Plan for Generalization in the Community

You work hard to help a child achieve goals and learn new skills. But you’re not done yet. Once a child masters much needed skills, you must have a plan to help that child generalize those skills in other natural environments. Have you heard the quote “those who fail to plan, plan to fail?” This is true when it comes time to plan for generalization in the community. Avoid making the assumption the child will spontaneously use the skill across environments.

Checking a box that a child masters a skill is not enough. Help the child use that skill in a variety of different settings and in different ways. This is the path to true success for that child. When creating a plan for generalization in the community, carefully consider a variety of different components.

While you should celebrate every victory and all progress the child achieves, the learning process shouldn’t stop once the child masters a skill. Make sure the child succeeds in all environments and with different people. Ensure that you develop a plan that addresses the various components of generalization.

Factors That Impact Generalization in the Community

Many factors affect the need for active intervention to improve generalization in the community. Some children generalize skills more readily while others require more thoughtful intervention. Some skills may be easier to generalize in some situations than in others. Although a wide variety of factors impact generalization, make sure to consider the following:

  • Similarity to teaching environment
  • Needs and abilities of the learner
  • Type of skill
  • Skill of the interventionist
  • Elements of the community setting

Similarity to the Teaching Environment

The more similar the new environment is to the teaching environment, the more readily generalization may occur. For example, if initial skill development took place in the library at the school, generalizing that skill may occur more quickly in a public library than in the grocery store. Due to vastly differing conditions in many community settings, it’s likely you need to plan for generalization across many of these settings to ensure the child demonstrates the skill when needed.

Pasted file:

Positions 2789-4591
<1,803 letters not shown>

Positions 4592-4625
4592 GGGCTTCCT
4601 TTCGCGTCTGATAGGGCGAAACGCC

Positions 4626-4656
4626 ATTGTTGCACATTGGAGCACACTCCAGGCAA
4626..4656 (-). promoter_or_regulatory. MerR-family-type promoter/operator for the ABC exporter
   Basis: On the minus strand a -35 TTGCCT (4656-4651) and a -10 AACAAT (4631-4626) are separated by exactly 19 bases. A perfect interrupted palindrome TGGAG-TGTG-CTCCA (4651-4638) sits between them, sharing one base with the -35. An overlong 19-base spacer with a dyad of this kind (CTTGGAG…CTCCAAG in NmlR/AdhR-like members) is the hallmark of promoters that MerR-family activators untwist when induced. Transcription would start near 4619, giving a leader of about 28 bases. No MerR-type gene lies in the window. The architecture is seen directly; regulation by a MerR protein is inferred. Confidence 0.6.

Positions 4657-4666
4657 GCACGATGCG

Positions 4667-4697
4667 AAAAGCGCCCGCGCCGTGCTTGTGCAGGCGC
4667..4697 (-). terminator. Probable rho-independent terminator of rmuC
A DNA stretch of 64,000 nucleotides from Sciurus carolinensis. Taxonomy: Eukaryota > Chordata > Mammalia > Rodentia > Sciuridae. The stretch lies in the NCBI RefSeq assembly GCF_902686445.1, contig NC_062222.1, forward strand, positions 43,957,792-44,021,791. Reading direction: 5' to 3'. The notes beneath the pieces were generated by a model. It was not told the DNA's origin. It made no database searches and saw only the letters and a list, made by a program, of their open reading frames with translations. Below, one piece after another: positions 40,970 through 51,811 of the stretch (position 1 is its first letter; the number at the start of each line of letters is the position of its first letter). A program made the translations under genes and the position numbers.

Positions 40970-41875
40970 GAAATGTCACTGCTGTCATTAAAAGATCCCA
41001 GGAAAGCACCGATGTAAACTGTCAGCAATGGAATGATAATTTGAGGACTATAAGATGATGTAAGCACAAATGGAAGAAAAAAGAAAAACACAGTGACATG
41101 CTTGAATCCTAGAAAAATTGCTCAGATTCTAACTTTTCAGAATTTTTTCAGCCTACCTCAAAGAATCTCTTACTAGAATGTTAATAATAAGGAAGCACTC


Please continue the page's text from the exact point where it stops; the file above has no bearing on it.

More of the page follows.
Some children may benefit from teaching in a variety of these settings simultaneously or sequentially progressively becoming less similar to the teaching environment.

Needs and Abilities of the Learner

Although it is common that children with autism don’t spontaneously generalize skills to untrained environments, some children require less teaching than others during generalization. Baseline data from a variety of different environments help you determine the needs of your specific learner. Answer the following questions when developing your plan for generalization in the community:

  • How often (or how long, or at what intensity) does the child demonstrate the skill in different settings? Collect data from at least 3 different relevant settings such as the park, a store, and the library.
  • Does the child demonstrate the skill in some situations or with some individuals and not others? Collect ABC or scatterplot data if this is the case.
  • What type of reinforcement does the child require for success?
  • How much teaching has the child required to generalize other skills in the past?

Type of Skill

Some skills may generalize more naturally and more quickly than others. Skills that simple , not contextually dependent or produce high rates of natural reinforcement (i.e. zipping a jacket, functional communication, physically accessing reinforcers, etc.) may require less intensive intervention to achieve generalization in the community. More complex or highly contextually dependent skills (i.e. getting a drink of water, engaging socially with others) may require more specific teaching within different environments.

Skill of the Interventionist

The skill of the interventionist impacts not only skill acquisition but also generalization. A highly skilled interventionist that incorporates different SDs during teaching, for example, may experience a faster rate of generalization across a variety of skills. Parents with minimal training may need to spend more time teaching skills in different environments to accomplish this task.